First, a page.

Marching only by night Bill and the trail of POWs finally reached the far north and were incarcerated into the harsh North Korean POW camps. Experiencing lack of food, medical care, beatings, humiliation, solitary confinement and attempts to be indoctrinated into the ways of Chairman Mao (“in one ear, out the other”, Bill would say).  For a number of weeks he was in the notorious Pak’s Palace, were he would be interrogated by Political Officers trying to gain any information on the Centurion, Bill would maintain that he was only a supply Sergeant and new nothing about tanks.  During his time Bill would fashion a mess tin into an identical replica of the Angel Harp badge worn by all SNCOs of the Regiment (now property of the QRH Sgts Mess).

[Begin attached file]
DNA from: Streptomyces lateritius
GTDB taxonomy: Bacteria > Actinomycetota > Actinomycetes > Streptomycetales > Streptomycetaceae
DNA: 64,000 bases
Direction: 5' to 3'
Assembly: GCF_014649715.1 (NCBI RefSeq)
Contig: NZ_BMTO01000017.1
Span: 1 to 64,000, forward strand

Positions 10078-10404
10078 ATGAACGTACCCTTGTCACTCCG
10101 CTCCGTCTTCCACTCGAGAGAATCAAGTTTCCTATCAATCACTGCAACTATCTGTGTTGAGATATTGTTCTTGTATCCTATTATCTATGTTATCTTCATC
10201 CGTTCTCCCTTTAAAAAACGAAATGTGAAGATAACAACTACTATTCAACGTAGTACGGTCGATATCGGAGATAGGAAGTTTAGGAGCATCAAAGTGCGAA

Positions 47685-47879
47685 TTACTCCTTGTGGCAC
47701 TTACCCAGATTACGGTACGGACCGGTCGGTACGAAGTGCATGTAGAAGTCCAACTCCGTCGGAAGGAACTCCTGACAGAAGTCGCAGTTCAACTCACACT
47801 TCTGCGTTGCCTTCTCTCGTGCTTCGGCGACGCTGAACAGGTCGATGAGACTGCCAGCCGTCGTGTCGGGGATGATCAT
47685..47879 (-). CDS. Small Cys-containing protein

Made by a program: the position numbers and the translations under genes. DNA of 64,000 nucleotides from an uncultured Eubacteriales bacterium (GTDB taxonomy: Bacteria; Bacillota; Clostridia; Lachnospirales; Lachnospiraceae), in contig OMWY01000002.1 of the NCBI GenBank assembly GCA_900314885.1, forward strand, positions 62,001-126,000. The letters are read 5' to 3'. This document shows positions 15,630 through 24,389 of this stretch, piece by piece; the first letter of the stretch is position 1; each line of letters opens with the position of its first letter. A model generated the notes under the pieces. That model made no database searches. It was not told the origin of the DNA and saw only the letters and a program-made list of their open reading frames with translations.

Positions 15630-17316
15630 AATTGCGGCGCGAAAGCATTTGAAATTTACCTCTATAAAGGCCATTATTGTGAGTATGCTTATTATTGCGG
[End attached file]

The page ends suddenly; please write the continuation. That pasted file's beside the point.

In August 1953, Bill would be released as part of the prisoner exchange and after leave and a short time at the RAC Depot he returned to the Regiment in Luneburg in January 1954.

Bill would go on to serve as an 8th Hussar and into the Queen’s Royal Irish Hussars as an SQMS on its formation in 1958. The would become B Squadron SSM in 1961 and would serve with the Regiment in Aden, Ipol, Penang, Borneo and Wolfenbüttel. In 1963 Bill would be appointed Regimental Sergeant Major, a post he would hold for five years. He would lead the bearer party of laying to rest Sir Winston Churchill in January 1965 and would bring the Regiment back to England in 1967. In August 1968 Bill would retire from service.

Bill passed away in 2002.